By Gerald Cowan
The preacher is too often given
credit, or takes it for himself, whenever a person
makes a positive response to the gospel, either to
become a Christian or to correct and improve his
relationship to the Lord, or grow in the grace and
knowledge of the Lord. It is not likely that such
credit is ever deserved. Many factors combine to produce the
response, and it is inappropriate to single out any
factor or person as being “the one” to which credit is
due. We should learn to attribute all positive responses to
the work of God (1 Cor. 3:6).
This lesson is drawn out
clearly in 1 Cor. 3:5-9. Paul was the first to proclaim the
gospel of Christ to the Corinthians. He planted
(compare 1 Cor. 2:1-5). Apollos watered (1 Cor. 3:6).
He exhorted, encouraged, and otherwise built upon the
foundation Paul laid (1 Cor. 3:10). There are often a
great number who do the watering. Not only by teaching
and exhortation, but also by praying for each other (1 Tim.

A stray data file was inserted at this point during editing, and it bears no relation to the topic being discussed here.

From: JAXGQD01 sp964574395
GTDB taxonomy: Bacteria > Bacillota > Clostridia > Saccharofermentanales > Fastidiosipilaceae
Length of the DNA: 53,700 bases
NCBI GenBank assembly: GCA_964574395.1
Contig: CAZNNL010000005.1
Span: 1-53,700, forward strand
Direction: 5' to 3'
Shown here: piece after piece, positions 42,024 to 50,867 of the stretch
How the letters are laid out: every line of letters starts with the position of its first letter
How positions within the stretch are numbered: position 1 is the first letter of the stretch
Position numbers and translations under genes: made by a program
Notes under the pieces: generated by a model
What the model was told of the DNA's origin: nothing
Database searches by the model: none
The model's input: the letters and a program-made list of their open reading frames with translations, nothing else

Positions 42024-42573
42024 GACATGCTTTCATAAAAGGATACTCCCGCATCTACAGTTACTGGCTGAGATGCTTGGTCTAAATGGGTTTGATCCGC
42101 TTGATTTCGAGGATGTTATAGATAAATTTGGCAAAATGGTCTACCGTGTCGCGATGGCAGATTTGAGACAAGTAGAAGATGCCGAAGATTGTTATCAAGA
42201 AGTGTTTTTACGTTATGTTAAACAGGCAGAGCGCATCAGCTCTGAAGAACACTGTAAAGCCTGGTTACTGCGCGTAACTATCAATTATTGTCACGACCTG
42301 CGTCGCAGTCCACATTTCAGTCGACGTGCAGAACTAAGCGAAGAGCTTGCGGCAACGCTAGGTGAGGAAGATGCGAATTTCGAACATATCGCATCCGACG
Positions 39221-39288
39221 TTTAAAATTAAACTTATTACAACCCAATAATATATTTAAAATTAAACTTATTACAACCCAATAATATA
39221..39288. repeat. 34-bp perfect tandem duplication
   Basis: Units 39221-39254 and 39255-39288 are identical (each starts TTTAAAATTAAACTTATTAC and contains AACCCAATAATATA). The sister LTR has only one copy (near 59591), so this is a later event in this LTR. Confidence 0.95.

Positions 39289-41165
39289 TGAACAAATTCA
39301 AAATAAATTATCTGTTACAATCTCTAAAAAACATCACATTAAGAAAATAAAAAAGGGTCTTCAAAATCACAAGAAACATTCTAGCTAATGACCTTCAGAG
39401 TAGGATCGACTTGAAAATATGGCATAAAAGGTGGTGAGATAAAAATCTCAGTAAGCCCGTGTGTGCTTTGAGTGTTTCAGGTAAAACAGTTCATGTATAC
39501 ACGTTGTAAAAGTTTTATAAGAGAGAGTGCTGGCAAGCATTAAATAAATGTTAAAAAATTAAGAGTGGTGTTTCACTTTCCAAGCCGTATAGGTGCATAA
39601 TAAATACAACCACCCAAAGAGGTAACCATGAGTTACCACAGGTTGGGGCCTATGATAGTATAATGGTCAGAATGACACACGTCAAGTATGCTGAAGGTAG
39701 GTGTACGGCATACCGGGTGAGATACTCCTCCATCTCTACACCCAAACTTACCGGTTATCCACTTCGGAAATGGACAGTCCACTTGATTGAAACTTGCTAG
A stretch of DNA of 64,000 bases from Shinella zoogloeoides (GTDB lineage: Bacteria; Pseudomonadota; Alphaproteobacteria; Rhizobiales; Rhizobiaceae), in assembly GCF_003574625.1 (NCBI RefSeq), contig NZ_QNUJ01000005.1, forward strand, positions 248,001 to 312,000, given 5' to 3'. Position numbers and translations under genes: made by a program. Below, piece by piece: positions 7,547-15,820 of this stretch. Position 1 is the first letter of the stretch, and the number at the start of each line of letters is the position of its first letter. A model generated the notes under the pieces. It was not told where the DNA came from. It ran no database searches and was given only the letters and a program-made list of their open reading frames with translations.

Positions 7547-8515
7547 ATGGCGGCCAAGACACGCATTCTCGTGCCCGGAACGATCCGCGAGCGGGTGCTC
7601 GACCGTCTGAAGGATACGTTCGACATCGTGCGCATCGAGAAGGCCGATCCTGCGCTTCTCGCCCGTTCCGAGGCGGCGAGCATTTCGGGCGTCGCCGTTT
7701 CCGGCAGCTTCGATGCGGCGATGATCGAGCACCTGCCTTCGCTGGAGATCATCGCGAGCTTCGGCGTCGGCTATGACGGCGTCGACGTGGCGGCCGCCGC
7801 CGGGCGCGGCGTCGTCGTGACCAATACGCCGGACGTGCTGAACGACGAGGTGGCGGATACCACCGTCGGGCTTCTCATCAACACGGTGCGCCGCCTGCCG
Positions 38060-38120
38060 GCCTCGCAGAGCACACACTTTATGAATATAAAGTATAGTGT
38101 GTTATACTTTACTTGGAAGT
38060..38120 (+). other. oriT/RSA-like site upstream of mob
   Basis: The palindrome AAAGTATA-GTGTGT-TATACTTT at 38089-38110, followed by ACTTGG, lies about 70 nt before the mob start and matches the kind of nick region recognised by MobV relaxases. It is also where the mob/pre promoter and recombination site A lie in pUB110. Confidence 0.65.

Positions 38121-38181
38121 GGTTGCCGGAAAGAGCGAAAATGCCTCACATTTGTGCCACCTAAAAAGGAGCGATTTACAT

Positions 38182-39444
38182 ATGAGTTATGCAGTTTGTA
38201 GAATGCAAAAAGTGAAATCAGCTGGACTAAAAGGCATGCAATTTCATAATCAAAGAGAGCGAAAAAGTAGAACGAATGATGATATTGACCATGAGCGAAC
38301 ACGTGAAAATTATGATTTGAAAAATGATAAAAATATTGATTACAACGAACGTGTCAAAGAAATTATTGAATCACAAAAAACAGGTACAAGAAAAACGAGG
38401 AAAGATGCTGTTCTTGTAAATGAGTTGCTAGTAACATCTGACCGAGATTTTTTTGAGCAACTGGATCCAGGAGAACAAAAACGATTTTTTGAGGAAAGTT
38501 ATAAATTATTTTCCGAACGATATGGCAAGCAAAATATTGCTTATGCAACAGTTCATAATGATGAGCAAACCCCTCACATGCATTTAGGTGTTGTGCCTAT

4:12, 1 Cor. 11:1, Mt. 5:16, 1 Peter 2:12). But the
planting and the watering will accomplish very little
without God who gives the increase (1 Cor. 3:6-7). The
one who plants and those who water are one, one in purpose
and desire (1 Cor. 3:8), and are workers together with
God. The final product, building, fruit, etc. is the
result of God’s work. God is at work in and through those
who preach and teach, and those who admonish and
exhort (Rom. 10:15, 2 Cor. 5:20, 1 Cor. 3:9), and so
God is to be thanked for the increase.
Some may claim to be
“self-made” Christians. They see their conversion to
Christ and their growth in Christ as the result of
their own study and application of God’s word, and their
own obedience to it. But they should not forget the
debt they owe to those human instruments inspired by
God to record and preserve the gospel in written form.
Nor should they discount the evidence of faith in others
which reinforces their own desire to find the Lord.
All of us should heed the admonition to “work out your
own salvation,” but do not forget that “it is God who works
in you both will and do of his good pleasure”
Let us not discount any of
the contribution factors to conversion and growth in
Christian faith. We should certainly be grateful for
all who have a part, however small. But do not forget
that it is God the Father who is above all, through all, and
in all (Eph. 4:6). He is ultimately responsible for
the increase and He is to be thanked for it.
- Gerald Cowan preaches for the Dongola church of Christ in
Dongola, IL. He may be contacted at